Time limits on procedures

Slovenien
Innehåll inlagt av
European Judicial Network
Det europeiska rättsliga nätverket (på privaträttens område)

1 What are the types of deadlines relevant for civil procedures?

According to Slovenian procedural law, a time limit is a period of time restricted by two points in time – the start and end of the time period – in which a particular procedural act can be performed and, exceptionally, cannot be performed.

Slovenian law recognises different time limits:

  • substantive and procedural time limits: substantive time limits are determined by substantive law for asserting rights and are divided into negative prescription time limits, upon the expiry of which a right terminates by law, and limitation time limits, when a right can no longer be asserted if the opposing party objects. Procedural time limits are set for performing procedural acts;
  • statutory and judicial lime limits: statutory time limits and their duration are laid down directly by law, while judicial time limits are set by a court taking into account all the circumstances of a particular case;
  • extendable and non-extendable time limits: judicial time limits may be extended, while statutory time limits may not;
  • subjective and objective time periods: subjective time periods start when an eligible person learned of a particular event or acquired an opportunity to perform a procedural act, while objective time periods start when a particular objective circumstance has occurred;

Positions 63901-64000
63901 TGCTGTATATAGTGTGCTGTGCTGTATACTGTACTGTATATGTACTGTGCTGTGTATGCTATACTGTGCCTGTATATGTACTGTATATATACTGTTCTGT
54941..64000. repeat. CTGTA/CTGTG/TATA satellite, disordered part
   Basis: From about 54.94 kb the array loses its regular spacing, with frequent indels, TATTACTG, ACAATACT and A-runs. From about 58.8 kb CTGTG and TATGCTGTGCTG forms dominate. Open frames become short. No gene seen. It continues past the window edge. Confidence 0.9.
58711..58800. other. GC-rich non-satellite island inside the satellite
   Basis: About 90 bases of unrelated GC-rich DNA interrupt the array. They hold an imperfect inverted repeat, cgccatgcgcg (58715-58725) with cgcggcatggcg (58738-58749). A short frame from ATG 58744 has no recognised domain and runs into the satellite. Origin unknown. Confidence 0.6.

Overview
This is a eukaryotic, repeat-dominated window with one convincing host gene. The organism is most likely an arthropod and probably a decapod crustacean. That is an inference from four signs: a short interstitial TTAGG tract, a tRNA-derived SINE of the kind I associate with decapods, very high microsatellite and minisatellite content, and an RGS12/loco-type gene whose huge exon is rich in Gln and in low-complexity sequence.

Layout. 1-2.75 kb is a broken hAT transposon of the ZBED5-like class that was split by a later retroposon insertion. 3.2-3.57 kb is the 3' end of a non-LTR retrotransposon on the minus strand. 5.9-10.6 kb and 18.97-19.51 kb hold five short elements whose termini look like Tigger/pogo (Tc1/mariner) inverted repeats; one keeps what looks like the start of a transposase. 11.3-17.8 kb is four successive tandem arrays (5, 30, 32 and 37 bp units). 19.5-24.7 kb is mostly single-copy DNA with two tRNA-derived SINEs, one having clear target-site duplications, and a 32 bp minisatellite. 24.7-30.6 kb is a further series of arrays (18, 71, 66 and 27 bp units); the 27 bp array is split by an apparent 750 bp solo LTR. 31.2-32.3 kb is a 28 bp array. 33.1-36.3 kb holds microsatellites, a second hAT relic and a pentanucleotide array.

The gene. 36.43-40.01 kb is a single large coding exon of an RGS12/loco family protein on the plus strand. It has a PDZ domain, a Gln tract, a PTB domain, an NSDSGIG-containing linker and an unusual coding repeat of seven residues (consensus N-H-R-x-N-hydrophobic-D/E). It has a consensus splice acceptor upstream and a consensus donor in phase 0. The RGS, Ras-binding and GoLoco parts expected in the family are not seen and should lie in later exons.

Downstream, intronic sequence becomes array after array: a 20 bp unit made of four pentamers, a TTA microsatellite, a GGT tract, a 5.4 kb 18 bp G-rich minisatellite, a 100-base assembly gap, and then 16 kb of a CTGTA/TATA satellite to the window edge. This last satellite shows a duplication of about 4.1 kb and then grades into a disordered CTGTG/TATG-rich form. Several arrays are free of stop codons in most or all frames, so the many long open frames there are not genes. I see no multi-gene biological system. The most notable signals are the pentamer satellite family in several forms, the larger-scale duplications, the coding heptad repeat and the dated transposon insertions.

• procedural prescription and indicative time limits: upon the expiry of a procedural prescription time limit, a procedural act to which the time limit applies can no longer be performed with an effectual consequence, whereas breaching an indicative time limit does not have direct legal consequences.

2 List of the various days envisaged as non-working days pursuant to the Regulation (EEC, Euratom) n° 1182/71 of 3 June 1971.

According to Regulation No 1182/71, ‘working day’ mean all days other than public holidays, Sundays and Saturdays. The following public holidays are designated as non-working days in Slovenia by the Public Holidays and Non-Working Days in the Republic of Slovenia Act (Zakon o praznikih in dela prostih dnevih v Republiki Sloveniji; abbreviated ZPDPD):

  • 1 January - New Year’s Day;
  • 8 February - Prešeren Day, the Slovenian Cultural Holiday;
  • 27 April - Day of Uprising Against Occupation;
  • 1 and 2 May - May Day Holiday;
  • 25 June - Statehood Day;
  • 1 November - All Saints' Day;
  • 26 December - Independence and Unity Day.

Non-working days in Slovenia also include:

  • Easter Sunday and Monday;
  • 15 August - Assumption Day;
  • 31 October - Reformation Day;
  • 25 December - Christmas Day.

3 What are the applicable general rules on time limits for the various civil procedures?

The general rules on procedural time limits in Slovenian law are prescribed by the Civil Procedure Act (Zakon o pravdnem postopku; abbreviated: ZPP). Articles 110 to 112 and 116 to 120 of the ZPP are directly applicable in civil proceedings, and mutatis mutandis in non-contentious proceedings, enforcement and security proceedings, and in proceedings for compulsory settlement or bankruptcy due to insolvency of an undertaking or its liquidation.

4 When an act or a formality has to be carried out within a given period, what is the starting time?